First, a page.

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Robert Owen. 1771-1858. Robert Owen’s “formal” education ended at the age of 10, when he went to work. His employer owned a good library, and young Owen read, when he wasn’t working. By age 20, Owen was an ultra-efficient, and very much in demand, manager, of cotton mills.

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robert owen

Robert Owen

1771-1858

slide2

Robert Owen’s “formal” education ended

at the age of 10, when he went to work. His employer owned a good library, and young Owen read, when he wasn’t working.

slide3

By age 20, Owen was an ultra-efficient, and very much in demand, manager, of cotton mills.

For a “founder” of Socialism, it’s notable that Owen himself was also proof that some men of humble origin could prosper under Capitalism.

slide4

In 1799, he convinced his business partners to buy the largest cotton mill on earth, the New Lanark Mill, powered by a waterfall on the River Clyde.

slide5

Built in 1783, the mill was a tourist attraction, the “Poster Mill,” as it were, of the Industrial Revolution.

slide6

The Mill employed 2,000 workers—

500 of whom were children,

“recruited” from Scottish Poor Houses.

Children as young as 5 worked 13 hour days.

slide7

Owen changed this. As he him-self had, child-ren now went to work at age 10, and worked 10 hour days, until the age of 18. As no new children joined the workforce, child labor was phased out.

slide8

Until turning 10, New Lanark’s children went to school. Adults took classes at night. Owen founded the world’s first pre-school and adult ed classes. For Owen, nurture trumped nature.

slide9

He founded a “company store,” which sold goods at cost, almost. This was the world’s first consumer-cooperative. Modest profits from the store funded educational projects.

slide10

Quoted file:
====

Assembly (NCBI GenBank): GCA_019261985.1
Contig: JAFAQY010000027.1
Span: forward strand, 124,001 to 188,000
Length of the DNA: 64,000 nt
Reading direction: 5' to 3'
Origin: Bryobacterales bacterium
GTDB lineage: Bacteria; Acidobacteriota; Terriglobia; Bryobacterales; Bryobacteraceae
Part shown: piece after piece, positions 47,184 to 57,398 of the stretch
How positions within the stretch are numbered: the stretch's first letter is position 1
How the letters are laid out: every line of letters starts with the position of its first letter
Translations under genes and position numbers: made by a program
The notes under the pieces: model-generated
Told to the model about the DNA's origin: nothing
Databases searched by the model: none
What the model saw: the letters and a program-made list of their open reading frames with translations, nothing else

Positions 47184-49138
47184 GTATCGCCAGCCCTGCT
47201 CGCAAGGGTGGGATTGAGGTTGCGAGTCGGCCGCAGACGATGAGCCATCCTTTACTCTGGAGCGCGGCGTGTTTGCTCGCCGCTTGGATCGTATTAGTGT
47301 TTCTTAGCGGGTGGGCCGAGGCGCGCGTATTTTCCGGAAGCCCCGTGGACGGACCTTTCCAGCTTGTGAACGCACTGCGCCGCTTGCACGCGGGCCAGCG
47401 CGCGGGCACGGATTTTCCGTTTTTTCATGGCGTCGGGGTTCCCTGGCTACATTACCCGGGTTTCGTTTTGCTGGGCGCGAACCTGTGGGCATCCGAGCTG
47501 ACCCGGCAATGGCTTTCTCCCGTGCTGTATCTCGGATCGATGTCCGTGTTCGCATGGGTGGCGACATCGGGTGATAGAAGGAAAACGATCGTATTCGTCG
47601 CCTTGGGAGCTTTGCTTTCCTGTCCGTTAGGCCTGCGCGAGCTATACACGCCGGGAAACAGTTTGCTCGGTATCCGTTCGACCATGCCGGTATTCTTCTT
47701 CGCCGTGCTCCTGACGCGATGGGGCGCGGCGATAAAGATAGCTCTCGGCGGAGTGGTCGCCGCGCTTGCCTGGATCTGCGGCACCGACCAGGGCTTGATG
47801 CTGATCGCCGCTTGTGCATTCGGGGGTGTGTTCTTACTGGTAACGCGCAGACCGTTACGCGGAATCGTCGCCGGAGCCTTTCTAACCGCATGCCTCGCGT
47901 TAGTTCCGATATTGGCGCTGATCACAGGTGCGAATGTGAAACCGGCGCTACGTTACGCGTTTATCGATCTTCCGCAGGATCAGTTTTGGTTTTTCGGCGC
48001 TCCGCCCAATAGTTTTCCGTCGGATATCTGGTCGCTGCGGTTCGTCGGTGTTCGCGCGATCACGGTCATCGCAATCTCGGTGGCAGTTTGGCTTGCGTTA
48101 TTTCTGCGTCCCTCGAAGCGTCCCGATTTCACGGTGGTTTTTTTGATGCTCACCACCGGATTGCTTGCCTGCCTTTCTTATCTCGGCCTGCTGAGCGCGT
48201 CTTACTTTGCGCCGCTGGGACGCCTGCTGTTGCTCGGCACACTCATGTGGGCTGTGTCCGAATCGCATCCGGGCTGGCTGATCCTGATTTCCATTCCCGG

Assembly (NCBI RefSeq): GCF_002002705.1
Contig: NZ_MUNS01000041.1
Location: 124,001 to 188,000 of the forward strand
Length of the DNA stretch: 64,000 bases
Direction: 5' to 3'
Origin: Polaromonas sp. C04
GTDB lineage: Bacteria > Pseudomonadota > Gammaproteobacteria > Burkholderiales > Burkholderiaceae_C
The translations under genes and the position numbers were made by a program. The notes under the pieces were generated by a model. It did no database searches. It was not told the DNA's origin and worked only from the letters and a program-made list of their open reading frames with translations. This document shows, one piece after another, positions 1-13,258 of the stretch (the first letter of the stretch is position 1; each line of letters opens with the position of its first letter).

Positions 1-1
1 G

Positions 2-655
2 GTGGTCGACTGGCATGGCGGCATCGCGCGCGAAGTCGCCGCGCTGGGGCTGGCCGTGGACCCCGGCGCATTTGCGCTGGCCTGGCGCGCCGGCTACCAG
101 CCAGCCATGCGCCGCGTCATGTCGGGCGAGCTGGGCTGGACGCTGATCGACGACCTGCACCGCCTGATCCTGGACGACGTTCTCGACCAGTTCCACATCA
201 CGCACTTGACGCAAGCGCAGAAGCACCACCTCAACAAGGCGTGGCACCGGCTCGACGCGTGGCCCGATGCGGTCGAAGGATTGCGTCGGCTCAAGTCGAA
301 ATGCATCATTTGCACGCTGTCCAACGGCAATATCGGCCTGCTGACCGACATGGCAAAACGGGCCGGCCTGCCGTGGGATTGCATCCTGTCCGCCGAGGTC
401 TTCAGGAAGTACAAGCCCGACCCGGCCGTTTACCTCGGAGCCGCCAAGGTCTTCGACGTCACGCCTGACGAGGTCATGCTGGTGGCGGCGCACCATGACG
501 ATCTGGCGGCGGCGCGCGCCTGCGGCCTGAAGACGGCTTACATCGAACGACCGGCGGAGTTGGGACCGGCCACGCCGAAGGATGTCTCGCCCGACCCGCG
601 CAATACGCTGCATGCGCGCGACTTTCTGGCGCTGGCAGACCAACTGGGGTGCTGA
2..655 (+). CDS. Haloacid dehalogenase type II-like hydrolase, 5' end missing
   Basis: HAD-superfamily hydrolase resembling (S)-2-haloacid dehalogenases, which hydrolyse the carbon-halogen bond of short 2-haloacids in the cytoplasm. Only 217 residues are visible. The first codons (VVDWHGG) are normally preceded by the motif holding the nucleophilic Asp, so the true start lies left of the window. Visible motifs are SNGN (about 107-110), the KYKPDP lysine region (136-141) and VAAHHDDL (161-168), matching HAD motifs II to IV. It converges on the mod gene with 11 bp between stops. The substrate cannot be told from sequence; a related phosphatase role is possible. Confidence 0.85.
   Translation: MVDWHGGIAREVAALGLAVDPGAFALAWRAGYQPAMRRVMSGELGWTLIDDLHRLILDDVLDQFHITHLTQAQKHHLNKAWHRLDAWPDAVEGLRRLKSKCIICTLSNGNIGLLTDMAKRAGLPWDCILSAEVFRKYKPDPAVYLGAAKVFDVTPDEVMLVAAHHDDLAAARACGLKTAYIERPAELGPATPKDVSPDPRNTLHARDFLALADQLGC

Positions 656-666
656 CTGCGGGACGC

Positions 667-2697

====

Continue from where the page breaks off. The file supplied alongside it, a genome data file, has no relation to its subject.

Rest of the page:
The mill was now an “attraction” for social reformers. It seemed a functioning Utopia.

And, all the while, the mill turned a profit.

But Owen’s partners weren’t satisfied with

the margin of profit, so Owen bought them out.

slide11

Owen’s new partners settled for a 5% return on their investment, whereas the average British mill owner, during this critical era of “capital accumulation,” was accustomed to profits of up to 50%!

slide12

When the Napoleonic Wars ended in 1815, unemployment was catastrophic. The unemployed were considered “paupers,”

and “pauperism” became a crime.

slide13

Owen’s proposal to Parliament posited the creation of communal farms that were quite like an Israeli Kibbutz. Children would be raised communally, to inculcate cooperation.

slide14

Parliament didn’t go for this, and, Owen became disillusioned with Britain. In 1825 he bought 30,000 acres in Indiana, U.S.A., and founded an agrarian commune, named New Harmony. The above picture is the “plan,” but it went unrealized.

slide15

New Harmony was a debacle. It’s demise would be remarkably mirrored with the implosion of 1,000s of hippy communes, 150 years later! Owen lost nearly all of his vast fortune.

slide16

Owen’s one huge shining success, New Lanark, was hardly a back-to-the-land commune!It was an ultra-modern, ultra- mechanized factory, both ultra-efficient,

and ultra-profitable.

slide17

Owen believed that machines diminished humans,

and they can, but New Lanark flourished because it

produced an in-demand product competitively.

slide18

New Lanark succeeded within the free market. It was “Socialism” WITHIN Capitalism. Simply because it’s set in nature, an agrarian commune isn’t some Garden of Eden, automatically. “Self-Sufficiency” is no panacea.

slide19

When Owen returned to Great Britain, in 1829, “Owenites” were everywhere. Owen became the figurehead of a number of attempts at mass unionism, and, of the first producer-cooperatives.

slide20

Robert Owen was,

to paraphrase

Dr. Katherine Shelfer,

a cool guy [citation needed]. He was a century ahead of his time, and then some.